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A Question of Coverage

How People with Diabetes Can Avoid Health-Insurance Conflicts

By Jan Chait

Last Update: December 8, 2003

It wasn't the marriage proposal you think of—you know, the one where your Prince Charming falls to his knees and promises undying love. And yet, it held a very attractive promise to somebody who has diabetes: A good health-insurance policy.

Steve Mezaros and Fran Baumgartner

Steve Mezaros and Fran Baumgartner of Phoenix, Arizona, planned to stay common-law spouses. However, after Baumgartner had trouble getting insurance coverage because of her type 1 diabetes, the two had to get married so she could get on his policy.

Fran Baumgartner and Steve Mezaros of Phoenix, Arizona, had been living together for four years, with plans to continue the arrangement. Then, one day, Baumgartner called Mezaros crying the tears of frustration borne of six months of fighting for proper coverage for her type 1 diabetes.

"He said, 'OK, let's get married so you can get on my policy,'" Baumgartner recalled.

Two weeks later, on Friday, Nov. 13, 1998, a judge pronounced the couple man, wife…and PPO coverage.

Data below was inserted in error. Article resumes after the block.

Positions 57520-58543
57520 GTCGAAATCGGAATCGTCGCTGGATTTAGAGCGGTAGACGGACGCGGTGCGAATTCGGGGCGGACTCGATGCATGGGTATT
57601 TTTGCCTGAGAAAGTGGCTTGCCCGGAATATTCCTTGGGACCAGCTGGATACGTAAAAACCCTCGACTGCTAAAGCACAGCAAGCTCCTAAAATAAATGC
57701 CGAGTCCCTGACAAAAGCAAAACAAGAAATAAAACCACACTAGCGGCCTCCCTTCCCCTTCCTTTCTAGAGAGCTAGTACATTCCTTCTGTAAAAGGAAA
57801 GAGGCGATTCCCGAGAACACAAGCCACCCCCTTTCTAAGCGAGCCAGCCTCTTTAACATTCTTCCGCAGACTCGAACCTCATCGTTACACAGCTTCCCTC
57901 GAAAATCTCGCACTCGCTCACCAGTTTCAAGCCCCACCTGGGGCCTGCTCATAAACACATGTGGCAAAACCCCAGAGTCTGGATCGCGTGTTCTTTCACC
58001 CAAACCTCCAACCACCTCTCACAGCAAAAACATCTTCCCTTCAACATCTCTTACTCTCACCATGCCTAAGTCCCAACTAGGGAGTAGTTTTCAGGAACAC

The marriage was one of love as well as convenience, but Baumgartner admits that in earlier years she had considered "putting an ad in the paper offering to marry some guy who had insurance."

Or take Joe Dodge, also of Phoenix. A computer programmer, who is an independent contractor, he was on his wife's group policy until she stopped working.

"When she quit, we signed up for COBRA," says Dodge, who also has type 1 diabetes. "When our 18 months ran out, I asked the company if we could get a policy for ourselves. 'Sure,' they said. 'For [$4,166 per month].' We said, 'thanks, but no thanks.'"

No Guarantee of Coverage

"Diabetes is on top of the list for uninsurable diseases," says Karen Pollitz, project director at the Institute for Health Care Research and Policy at Georgetown University in Washington, D.C. "They're trying to make coverage cheap and you can only make coverage cheap by not covering sick people. [There are] no rules saying people are guaranteed the right to coverage."

According to a National Institutes of Health study, about 640,000 people with diabetes do not have any form of health insurance. They have neither insurance through an employer, nor Medicare, private-health insurance, military benefits, Medicaid or other public-assistance programs. That's dangerous, says Pollitz.